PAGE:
The standard recommendation is eight 8-oz glasses of water per day (64-oz or 2L). You absolutely can (and should) up this intake if you are a larger person, its really hot out, you are sweating a lot, you are pregnant, you are really active throughout the day, take certain medications, etc.

    Hyponatremia is most often caused by excess water consumption diluting the amount of sodium in the blood to the point where your body can no longer control how much water is contained within the cells of the body. So its really a combination of too much water and too little sodium, and is most often seen in endurance athletes doing intense exercise on hot days, sweating a lot, and drinking water to rehydrate without consuming enough food, calories, and electrolytes to go along with it. Its really unlikely that you will put yourself in danger by upping your water intake, just be sure to eat/snack adequately too! Don't get into the habit of replacing meals with water as a way to "feel full" because that can backfire dangerously, and if you are on a low sodium diet for other health reasons be extra careful about over consuming water. For the average person, hyponatremia is going to be a non-issue, but I just like to put it out there because some people don't know that you can make yourself really sick by drinking too much water.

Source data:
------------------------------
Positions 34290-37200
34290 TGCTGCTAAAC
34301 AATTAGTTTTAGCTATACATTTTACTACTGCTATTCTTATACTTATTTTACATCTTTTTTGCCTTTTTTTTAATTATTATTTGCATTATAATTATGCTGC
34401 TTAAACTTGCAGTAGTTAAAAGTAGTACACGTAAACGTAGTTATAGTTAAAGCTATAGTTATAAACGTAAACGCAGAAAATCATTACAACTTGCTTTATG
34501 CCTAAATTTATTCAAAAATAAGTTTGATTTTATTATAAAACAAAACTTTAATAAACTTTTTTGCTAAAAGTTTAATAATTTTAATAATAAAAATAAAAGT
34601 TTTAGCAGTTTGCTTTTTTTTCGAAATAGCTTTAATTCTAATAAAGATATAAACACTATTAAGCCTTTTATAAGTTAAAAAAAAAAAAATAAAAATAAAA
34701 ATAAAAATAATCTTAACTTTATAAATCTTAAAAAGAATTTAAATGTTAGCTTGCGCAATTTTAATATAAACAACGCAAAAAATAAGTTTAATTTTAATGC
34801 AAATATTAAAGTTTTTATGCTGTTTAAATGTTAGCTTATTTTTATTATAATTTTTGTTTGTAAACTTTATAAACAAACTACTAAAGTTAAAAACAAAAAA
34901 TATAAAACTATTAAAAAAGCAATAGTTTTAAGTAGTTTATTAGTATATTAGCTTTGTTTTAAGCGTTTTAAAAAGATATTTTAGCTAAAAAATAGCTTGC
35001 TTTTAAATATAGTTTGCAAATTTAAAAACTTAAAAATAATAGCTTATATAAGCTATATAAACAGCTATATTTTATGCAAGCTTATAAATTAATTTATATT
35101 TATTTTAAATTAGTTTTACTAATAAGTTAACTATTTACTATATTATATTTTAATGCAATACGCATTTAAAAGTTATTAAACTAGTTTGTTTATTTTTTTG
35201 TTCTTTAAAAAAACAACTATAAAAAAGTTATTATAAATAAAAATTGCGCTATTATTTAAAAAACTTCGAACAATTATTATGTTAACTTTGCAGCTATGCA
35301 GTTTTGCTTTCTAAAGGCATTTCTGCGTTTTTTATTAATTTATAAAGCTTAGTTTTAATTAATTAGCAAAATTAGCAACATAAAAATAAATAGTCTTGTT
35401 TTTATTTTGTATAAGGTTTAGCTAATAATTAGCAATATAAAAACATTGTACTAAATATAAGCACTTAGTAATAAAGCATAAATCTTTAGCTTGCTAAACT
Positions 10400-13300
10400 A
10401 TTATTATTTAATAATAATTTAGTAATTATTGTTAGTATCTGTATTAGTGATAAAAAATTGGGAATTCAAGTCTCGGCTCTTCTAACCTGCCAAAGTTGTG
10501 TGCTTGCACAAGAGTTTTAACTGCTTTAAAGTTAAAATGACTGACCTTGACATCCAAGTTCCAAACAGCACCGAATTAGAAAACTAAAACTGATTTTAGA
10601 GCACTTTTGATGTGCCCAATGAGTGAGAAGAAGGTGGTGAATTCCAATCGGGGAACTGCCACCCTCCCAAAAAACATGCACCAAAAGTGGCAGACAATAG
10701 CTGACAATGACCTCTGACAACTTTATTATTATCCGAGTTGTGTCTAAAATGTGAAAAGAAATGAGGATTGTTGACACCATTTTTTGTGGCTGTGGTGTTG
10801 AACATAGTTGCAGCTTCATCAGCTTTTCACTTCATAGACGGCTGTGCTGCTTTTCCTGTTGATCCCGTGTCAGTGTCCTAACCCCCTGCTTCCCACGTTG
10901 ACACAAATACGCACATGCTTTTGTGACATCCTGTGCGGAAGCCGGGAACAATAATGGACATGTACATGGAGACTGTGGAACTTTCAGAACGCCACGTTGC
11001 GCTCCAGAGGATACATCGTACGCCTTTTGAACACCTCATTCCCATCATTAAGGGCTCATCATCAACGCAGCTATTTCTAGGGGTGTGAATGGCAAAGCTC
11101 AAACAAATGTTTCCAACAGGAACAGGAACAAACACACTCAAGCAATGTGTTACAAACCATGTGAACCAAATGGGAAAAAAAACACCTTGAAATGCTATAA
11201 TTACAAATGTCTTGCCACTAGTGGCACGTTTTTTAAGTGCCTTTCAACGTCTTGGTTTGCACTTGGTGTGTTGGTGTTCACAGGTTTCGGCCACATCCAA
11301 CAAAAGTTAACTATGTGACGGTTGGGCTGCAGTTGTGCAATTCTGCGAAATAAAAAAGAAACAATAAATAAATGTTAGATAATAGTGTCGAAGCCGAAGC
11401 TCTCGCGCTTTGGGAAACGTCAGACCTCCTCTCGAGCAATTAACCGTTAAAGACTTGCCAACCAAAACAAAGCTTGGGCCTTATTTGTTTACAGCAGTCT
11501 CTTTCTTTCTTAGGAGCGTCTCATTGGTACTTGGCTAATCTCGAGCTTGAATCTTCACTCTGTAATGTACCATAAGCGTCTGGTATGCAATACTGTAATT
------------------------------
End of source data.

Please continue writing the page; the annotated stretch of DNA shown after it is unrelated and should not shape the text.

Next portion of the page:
I tend not to drink enough water, and I find when I'm consistent about consuming two full 1L Nalgene bottles each day (2L) in addition to whatever else I'm drinking/eating, I do feel much better. That ends up being a bit more than just 64oz because it doesn't include the milk in my cereal, fresh fruit, drink I have with a meal, etc. I'm getting the 2L I need each day just to healthily exist, plus some extra for sweating, working out, etc. I'll also always drink more if I'm doing an intense workout, sweating a lot, etc. or if I feel bloated from eating really salty foods the day before. Whenever
    I feel bloated I always try to down an extra 16-32oz of water and that really helps!

    • Reply
  • Christy
    Dedicated April 2022
    Christy ·
    • Flag
    View Quoted Comment
    That is true! Thank you for pointing that out. I definitely did my research & talked to my doc before I upped my intake & I should’ve mentioned that! Always always do that first!